The Indians engaged in this conflict have been variously estimated at from 350 to 1,000 warriors. The exact number can never be told. It is probable that it was about equal to that of the American army. Their loss was about the same as that of the whites, there being thirty-eight bodies found on the field after the battle. This fact, when considered with the custom of the Indians to carry off their dead, indicates a heavy loss.
The Prophet, during the battle, stationed himself upon a small point of elevated ground near by and chanted war songs to encourage his followers. He had predicted the crushing defeat of Harrison's army, and said that the bullets would leave the Indians unhurt. When, during the course of the battle, he was informed that some of his braves had been killed, he commanded the Indians to fight on, promising them an easy victory.
The Indians, in this battle, were under the command of three chiefs, vis.: White-loon, Stone-eater and Winnemac. The warriors had been gathered from many tribes, including the Shawnee, Wyandottes or Hurons, Kickapoos, Pottawatomies, Winnebagoes, Ottawas, Chippewas, Sacs and a few Miamis.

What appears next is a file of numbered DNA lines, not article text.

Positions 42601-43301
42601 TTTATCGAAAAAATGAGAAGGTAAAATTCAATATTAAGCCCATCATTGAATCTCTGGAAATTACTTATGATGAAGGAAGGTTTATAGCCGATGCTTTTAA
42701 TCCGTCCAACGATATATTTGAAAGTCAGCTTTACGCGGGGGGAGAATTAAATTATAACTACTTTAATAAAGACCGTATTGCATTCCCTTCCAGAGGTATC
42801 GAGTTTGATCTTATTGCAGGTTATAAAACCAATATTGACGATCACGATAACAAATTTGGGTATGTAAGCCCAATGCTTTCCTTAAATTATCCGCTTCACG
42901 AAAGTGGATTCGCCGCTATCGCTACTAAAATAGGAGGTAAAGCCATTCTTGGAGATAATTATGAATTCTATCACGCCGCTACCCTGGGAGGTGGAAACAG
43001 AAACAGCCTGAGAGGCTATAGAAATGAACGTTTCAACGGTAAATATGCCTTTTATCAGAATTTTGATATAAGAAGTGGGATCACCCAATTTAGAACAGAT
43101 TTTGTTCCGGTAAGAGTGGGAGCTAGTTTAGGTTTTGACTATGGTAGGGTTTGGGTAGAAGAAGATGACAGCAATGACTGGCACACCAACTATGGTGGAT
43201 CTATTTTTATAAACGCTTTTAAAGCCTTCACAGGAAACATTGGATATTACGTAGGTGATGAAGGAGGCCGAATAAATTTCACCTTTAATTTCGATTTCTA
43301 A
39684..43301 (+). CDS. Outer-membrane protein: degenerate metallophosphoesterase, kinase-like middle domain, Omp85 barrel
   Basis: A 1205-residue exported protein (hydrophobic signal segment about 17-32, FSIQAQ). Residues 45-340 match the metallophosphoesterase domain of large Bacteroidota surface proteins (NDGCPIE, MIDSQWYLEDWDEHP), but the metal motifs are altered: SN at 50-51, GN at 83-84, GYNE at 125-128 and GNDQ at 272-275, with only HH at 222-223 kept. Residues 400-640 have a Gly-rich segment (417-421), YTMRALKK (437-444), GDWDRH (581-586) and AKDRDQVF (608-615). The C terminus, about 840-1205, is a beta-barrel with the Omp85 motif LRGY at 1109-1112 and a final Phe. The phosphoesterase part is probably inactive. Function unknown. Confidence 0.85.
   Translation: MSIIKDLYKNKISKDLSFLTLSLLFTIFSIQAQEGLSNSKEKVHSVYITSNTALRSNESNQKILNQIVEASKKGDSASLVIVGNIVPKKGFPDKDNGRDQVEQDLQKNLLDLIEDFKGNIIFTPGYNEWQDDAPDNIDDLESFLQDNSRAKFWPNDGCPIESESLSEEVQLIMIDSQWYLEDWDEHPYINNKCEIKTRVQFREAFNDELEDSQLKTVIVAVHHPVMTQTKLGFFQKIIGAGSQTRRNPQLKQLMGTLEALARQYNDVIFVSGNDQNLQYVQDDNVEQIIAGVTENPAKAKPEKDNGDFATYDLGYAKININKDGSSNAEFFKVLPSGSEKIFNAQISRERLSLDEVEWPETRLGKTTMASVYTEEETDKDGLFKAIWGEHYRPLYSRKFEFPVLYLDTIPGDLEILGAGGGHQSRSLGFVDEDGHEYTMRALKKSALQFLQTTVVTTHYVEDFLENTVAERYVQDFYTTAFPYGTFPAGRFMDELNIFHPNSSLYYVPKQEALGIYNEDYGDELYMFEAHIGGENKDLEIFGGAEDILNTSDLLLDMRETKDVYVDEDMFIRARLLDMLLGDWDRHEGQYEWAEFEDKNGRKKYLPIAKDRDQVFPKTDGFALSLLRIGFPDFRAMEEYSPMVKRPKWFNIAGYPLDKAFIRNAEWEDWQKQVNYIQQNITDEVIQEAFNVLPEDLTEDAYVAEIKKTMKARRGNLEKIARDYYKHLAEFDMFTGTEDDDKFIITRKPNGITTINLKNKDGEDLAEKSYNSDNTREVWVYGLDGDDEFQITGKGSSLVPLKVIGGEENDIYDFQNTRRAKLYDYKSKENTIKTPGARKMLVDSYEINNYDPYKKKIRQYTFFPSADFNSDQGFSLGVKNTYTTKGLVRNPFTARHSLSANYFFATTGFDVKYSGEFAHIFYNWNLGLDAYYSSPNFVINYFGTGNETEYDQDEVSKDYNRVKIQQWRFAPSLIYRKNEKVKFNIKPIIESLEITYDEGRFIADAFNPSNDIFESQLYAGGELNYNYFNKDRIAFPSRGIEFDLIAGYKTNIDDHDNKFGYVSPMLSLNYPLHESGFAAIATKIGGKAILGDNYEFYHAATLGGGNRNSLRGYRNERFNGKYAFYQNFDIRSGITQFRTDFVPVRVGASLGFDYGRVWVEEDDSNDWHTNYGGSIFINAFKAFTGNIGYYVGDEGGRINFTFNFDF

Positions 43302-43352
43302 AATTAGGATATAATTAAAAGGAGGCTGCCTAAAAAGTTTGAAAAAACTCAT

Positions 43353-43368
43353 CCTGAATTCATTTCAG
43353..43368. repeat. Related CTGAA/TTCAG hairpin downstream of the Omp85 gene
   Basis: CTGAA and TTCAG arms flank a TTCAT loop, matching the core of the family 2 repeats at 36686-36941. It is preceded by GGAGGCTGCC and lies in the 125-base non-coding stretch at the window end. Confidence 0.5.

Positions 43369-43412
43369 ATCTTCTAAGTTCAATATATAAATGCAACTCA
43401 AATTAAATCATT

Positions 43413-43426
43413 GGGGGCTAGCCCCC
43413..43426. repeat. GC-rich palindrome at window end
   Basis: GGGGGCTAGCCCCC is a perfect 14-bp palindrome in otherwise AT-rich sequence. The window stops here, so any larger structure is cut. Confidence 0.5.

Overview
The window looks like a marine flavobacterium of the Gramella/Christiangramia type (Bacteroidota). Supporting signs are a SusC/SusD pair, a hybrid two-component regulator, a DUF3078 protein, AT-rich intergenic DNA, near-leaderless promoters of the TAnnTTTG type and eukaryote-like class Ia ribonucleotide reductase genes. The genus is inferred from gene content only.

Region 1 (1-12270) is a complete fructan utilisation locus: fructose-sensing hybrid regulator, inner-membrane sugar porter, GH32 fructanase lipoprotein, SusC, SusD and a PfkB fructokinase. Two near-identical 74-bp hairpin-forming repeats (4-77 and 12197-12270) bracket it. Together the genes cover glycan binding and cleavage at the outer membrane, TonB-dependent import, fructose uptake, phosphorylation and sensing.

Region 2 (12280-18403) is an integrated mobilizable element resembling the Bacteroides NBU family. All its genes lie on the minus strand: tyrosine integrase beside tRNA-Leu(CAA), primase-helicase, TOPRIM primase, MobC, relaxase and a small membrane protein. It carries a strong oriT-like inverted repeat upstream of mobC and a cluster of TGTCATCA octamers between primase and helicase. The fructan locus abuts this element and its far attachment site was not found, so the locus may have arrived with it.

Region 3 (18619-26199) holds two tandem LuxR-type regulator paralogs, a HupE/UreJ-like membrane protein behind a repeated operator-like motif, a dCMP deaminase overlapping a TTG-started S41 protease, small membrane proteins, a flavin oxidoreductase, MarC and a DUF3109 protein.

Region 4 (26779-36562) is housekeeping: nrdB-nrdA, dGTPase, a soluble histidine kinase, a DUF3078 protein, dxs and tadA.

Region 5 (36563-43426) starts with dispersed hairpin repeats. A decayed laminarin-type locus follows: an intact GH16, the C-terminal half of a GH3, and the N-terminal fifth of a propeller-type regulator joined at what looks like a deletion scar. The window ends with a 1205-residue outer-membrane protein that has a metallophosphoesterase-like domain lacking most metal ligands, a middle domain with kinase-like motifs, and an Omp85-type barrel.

This defeat caused the Indians to lose faith in The Prophet. The great majority of them returned to their tribes. The Prophet, for a time took refuge in a Wyandotte settlement on the Wild Cat creek; he then went to Canada and remained under British protection for some time. But he afterward returned to Ohio and settled with the Shawnee Indians, and with that tribe removed to the Indian lands west of the Mississippi, where he died in 1834, having been a pensioner of the British government since 1813.
The battle of Tippecanoe was fought contrary to the orders of Tecumseh, who, when he returned from the South with his confederacy completed, found that all had been ruined by the folly of his brother.
Tecumseh joined the British army in the War of 1812, and met his death in the battle of the Thames, October 5, 1813. It is said that the bullet which killed him was fired by Col. Richard M. Johnson, of Kentucky, who was afterward elected vice-president of the United States.